Well, I’m coming to grips with the reality that things just aren’t working out the way I had wished this week. I’ve been working really hard to put things in place for a quick trip out to Ohio for Palmer’s memorial and wake, but things didn’t come together. I will miss saying goodbye in person, and miss seeing some people that have meant much to me. I will pray for them and Palmer’s family – especially Amy, who has been blogging beautifully in her loss.

Driscoll apology

I said I didn’t want to come back to the issue of the whole Mark Driscoll vs. Brian McLaren row a couple months back. Well, a couple days ago,this post appeared on Mark’s blog. I truly respect Mark for doing this – and whether I agree or disagree with any given theological or doctrinal stand he may take, it shows some character and a devotion to God and God’s people. In the end, I do not want my tone and style to get in the way of important discussions and kingdom work. So, my intention is to lean into God’s empowering grace to become a holy man who demonstrates greater self-control. In the future, my prayer is that I could continue to speak with pithy edginess and candor that is also marked by grace and appropriate words. I obviously failed this time. Please forgive me and pray for me. Peace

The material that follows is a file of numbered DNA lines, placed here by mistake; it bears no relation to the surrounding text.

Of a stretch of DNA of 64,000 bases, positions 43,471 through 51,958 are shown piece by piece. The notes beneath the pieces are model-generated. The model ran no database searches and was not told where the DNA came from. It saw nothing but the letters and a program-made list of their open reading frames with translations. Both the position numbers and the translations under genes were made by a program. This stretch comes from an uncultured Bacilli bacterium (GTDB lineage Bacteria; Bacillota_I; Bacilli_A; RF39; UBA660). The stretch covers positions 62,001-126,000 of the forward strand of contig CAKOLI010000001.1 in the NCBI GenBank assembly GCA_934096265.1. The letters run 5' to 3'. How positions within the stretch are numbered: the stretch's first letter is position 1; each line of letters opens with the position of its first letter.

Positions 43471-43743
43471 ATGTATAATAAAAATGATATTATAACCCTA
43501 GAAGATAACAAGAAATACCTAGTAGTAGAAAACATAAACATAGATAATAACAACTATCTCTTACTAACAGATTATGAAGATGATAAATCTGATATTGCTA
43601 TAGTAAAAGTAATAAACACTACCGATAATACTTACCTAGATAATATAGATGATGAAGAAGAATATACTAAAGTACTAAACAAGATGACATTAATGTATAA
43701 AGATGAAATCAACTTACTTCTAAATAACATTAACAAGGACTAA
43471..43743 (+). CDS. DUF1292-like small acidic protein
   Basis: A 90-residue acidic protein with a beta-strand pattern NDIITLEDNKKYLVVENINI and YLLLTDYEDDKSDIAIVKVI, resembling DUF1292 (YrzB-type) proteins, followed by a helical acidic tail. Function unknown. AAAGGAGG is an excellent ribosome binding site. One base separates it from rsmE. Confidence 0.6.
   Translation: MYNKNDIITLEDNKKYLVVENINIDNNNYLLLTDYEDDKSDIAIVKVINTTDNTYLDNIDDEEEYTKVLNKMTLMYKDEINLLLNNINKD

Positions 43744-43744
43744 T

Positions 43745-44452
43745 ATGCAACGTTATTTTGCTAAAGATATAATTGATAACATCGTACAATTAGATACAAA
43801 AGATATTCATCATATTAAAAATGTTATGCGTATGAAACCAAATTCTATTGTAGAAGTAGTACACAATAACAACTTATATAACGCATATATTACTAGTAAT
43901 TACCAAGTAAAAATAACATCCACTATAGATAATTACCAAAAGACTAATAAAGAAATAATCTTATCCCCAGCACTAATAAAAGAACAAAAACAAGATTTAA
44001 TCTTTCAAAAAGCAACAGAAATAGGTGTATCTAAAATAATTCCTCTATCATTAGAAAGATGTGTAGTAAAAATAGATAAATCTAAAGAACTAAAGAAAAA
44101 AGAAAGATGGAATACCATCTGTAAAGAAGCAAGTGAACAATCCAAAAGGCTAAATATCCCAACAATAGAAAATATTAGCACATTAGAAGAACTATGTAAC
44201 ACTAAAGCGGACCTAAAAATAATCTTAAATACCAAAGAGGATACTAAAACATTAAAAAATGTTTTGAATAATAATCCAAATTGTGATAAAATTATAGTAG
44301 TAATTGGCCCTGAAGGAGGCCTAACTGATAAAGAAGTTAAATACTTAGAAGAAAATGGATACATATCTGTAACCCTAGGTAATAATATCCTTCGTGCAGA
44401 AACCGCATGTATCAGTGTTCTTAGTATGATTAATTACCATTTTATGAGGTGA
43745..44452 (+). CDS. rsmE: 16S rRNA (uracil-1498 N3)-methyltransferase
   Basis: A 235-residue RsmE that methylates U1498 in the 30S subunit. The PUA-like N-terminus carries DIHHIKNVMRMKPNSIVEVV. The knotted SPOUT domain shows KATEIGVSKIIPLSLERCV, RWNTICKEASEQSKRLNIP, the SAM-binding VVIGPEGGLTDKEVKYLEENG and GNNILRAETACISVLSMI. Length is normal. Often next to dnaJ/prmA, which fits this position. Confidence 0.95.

A New Orleans snapshot

A week and a half ago I flew with a big bunch of college students to New Orleans for some relief work. We had to change planes in Denver. On the Denver to New Orleans leg of travel I was seated next to a lady who was returning home to a town called Covington, a bit north of New Orleans. She said that her area had taken a lot of wind damage, but no flooding. Her brother, though, had been one of the people who had to get plucked off their rooftops by Coast Guard helicopters. Turns out, he lived about three blocks away from the elementary school in Chalmette where we would be staying. Chalmette is a city in St. Bernard parish, where the worst flooding took place. Last Tuesday we entered a house in that neighborhood and began clearing furniture, tearing out all the drywall and insulation, ripping […]